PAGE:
How to Cut Costs on Your Reception Menu

Here's how Chef Matthew Antoun recommends slicing and dicing the cost of wedding food.
Reception food
Best Day Ever Photography
carrie anton the knot contributor
Carrie Anton
carrie anton the knot contributor
Carrie Anton
The Knot Contributor
  • Carrie Anton is a freelance user experience writer and content strategist.
  • Carrie co-founded Wonder: An Idea Studio, a creative consultancy in Madison, Wisconsin.
  • Carrie previously worked as a Book Editor and Web Writer for American Girl.

The average price of catering rings up to $68 per person, according to The Knot 2015 Real Weddings Survey. When you multiply that by 139, the survey's average number of guests, you're facing a food bill of $9,452, at least. If budget isn't an issue, that amount may seem like small potatoes. But for many engaged couples, it's a big cost. The good news is that you can potentially pocket a portion of that nearly $10,000 without your guests leaving your reception ravenous. It all comes down to creative, smart-minded food choices. Unimpressed with standard catering fare and looking to make his mark on the culinary landscape, Chef Matthew Antoun started Modern Art Catering in 2010, a full-service caterer focused on innovative cuisine and personalized experiences. And while that may sound expensive, Antoun believes that even foodies on a budget can achieve the ultimate wedding menu experience.

"For example, pick more casual style food that can be served in a fun and interesting way, such as a corn dog cart, a New Orleans-style barbecue station or a make-it-yourself pizza bar," says Antoun. "There are many low cost food items that can be turned into a foodie's dream."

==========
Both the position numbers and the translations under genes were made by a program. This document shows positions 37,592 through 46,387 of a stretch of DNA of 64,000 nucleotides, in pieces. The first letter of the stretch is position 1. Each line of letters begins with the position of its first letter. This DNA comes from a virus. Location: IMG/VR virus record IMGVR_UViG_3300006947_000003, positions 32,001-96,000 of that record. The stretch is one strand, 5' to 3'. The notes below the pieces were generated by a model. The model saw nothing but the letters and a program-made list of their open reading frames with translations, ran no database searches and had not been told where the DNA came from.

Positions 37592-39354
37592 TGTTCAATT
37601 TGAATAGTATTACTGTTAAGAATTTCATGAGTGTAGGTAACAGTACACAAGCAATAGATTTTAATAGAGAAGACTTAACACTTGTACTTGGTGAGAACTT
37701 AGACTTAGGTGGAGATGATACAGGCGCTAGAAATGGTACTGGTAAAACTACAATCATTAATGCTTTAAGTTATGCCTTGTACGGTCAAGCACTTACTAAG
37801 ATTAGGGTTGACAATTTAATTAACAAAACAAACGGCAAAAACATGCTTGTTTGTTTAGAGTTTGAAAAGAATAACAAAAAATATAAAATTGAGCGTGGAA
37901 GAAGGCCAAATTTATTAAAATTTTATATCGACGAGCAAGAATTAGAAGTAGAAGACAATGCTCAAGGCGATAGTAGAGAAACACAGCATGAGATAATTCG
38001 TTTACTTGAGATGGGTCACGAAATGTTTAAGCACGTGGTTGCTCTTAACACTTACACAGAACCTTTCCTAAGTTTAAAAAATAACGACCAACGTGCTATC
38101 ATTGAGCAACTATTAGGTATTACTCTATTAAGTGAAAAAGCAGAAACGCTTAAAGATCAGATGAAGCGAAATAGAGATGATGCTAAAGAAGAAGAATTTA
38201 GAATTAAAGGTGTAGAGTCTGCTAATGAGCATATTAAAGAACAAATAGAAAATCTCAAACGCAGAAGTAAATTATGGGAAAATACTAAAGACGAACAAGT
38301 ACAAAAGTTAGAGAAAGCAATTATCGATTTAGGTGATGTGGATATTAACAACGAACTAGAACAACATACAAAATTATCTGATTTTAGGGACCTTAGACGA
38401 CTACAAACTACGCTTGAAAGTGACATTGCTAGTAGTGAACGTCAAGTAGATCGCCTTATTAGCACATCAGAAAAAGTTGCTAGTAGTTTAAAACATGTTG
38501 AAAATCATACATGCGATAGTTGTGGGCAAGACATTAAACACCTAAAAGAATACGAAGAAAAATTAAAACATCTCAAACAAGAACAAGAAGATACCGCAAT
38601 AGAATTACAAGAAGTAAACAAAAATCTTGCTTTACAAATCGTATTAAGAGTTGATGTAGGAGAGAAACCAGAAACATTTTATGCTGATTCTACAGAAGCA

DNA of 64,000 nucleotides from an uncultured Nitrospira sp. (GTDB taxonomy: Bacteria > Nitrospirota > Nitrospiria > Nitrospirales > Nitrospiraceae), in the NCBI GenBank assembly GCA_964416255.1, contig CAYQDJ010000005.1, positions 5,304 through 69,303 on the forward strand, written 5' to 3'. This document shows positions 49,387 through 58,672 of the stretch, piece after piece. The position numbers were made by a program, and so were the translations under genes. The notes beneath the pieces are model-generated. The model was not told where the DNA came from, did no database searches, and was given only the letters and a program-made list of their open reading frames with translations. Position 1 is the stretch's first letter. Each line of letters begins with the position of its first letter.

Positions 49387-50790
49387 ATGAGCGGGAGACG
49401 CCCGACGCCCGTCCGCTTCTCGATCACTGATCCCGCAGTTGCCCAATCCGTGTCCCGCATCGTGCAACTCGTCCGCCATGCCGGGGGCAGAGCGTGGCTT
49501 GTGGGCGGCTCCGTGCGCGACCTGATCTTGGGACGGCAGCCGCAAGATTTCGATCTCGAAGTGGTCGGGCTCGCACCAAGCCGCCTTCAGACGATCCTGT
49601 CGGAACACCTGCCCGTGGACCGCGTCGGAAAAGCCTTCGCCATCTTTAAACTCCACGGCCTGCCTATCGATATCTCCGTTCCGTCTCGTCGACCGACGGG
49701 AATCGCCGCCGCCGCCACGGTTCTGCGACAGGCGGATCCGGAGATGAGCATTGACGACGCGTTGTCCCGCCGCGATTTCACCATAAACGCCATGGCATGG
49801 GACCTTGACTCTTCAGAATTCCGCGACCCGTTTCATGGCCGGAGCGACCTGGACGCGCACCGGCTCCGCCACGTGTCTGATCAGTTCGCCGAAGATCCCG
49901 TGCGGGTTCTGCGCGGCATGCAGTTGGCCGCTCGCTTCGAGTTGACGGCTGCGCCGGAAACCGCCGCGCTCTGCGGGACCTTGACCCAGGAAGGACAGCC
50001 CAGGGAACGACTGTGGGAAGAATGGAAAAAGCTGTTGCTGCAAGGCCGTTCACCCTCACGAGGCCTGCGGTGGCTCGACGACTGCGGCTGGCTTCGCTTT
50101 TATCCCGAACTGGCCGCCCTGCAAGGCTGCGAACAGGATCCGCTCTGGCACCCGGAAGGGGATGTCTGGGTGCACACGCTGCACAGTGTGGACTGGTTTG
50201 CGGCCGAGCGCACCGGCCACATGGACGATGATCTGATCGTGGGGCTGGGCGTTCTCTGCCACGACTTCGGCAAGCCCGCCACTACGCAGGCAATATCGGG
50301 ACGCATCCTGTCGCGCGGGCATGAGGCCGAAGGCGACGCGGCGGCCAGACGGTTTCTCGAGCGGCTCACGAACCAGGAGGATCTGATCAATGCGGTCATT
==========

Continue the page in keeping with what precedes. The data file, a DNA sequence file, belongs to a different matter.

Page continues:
Serving Up Savings

If you're still in shock from the average $68 per person cost, Antoun is not surprised, as "people assume catering is going to be the same as food costs at a restaurant, but it's always more expensive because catering is personalized, and essentially your 'own' restaurant for the day."

"Another common misconception is that a buffet should be cheaper than a plated meal," says Antoun. "While that can be true by a small margin, it's not necessarily the case." That's because even though you may require less server staff, the food cost increases since a larger, less-predictable volume of food needs to be available. If you really want to cut back on the catering without skimping on servings and food quality, Antoun offers the following advice:

1. Use non-traditional cuts of meat: Different cuts of meat, such as beef cheeks, pork belly and seasonal, local fish, can actually enhance the menu and food selections. These cuts and varieties are cheaper, but make for a much more unique, delicious and creative menu for your guests.

2. Use disposables: Go for high-grade, eco-friendly disposables over traditional glassware and fine china. The cost per unit is less, and you can hire less bussing staff.

3. Pass on passed appetizers: While these are nice to have, if you're really trying to save money on food, this is a great place to cut down. You can decrease your food cost and labor/staff hours. Instead, set up a cheese station or a bread and olive oil station for your guests to snack on before dinner.

4. Cut the big cake: Serve a small ceremonial cake for pictures and cake cutting, but set up a dessert bar of simple sweets like cookies, cupcakes and brownies. Your guests will appreciate the extra options.

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